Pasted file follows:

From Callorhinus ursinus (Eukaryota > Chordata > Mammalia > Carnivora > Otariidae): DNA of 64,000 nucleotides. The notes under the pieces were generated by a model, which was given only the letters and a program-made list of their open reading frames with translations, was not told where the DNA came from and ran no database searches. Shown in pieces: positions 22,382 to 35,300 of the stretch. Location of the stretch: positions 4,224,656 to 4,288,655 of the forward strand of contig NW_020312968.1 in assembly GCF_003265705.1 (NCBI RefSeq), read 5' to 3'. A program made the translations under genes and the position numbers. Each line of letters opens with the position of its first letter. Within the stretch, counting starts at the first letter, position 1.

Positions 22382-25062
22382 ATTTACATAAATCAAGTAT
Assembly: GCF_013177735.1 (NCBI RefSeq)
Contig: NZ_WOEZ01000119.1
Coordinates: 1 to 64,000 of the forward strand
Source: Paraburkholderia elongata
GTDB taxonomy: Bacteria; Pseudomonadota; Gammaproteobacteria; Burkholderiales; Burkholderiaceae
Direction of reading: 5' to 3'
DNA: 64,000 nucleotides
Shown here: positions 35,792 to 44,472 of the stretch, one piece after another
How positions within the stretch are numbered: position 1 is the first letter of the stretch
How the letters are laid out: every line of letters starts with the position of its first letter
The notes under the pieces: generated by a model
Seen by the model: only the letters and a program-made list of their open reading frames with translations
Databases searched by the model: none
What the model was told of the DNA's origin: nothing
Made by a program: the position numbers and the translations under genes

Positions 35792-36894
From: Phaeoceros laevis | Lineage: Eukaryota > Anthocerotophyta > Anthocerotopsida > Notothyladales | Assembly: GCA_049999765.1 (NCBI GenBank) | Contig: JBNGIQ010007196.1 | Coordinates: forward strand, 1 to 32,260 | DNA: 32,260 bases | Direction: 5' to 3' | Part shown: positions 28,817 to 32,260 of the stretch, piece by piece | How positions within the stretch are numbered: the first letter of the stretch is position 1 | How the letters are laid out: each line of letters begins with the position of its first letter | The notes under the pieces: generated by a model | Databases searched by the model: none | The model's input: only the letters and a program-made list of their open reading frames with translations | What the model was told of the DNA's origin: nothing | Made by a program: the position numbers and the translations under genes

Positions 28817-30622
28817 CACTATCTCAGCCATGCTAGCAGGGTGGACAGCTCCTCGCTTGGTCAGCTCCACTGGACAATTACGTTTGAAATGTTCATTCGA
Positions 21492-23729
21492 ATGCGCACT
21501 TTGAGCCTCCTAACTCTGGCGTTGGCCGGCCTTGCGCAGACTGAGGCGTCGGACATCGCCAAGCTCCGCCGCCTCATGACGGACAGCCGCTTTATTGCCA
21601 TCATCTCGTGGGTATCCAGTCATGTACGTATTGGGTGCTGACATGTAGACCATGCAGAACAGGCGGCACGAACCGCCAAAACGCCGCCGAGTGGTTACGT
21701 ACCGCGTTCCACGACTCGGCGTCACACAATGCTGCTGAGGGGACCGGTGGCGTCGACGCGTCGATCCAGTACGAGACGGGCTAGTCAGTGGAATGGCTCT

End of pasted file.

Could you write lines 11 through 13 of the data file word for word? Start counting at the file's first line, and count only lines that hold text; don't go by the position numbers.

Shown here: positions 35,792 to 44,472 of the stretch, one piece after another
How positions within the stretch are numbered: position 1 is the first letter of the stretch
How the letters are laid out: every line of letters starts with the position of its first letter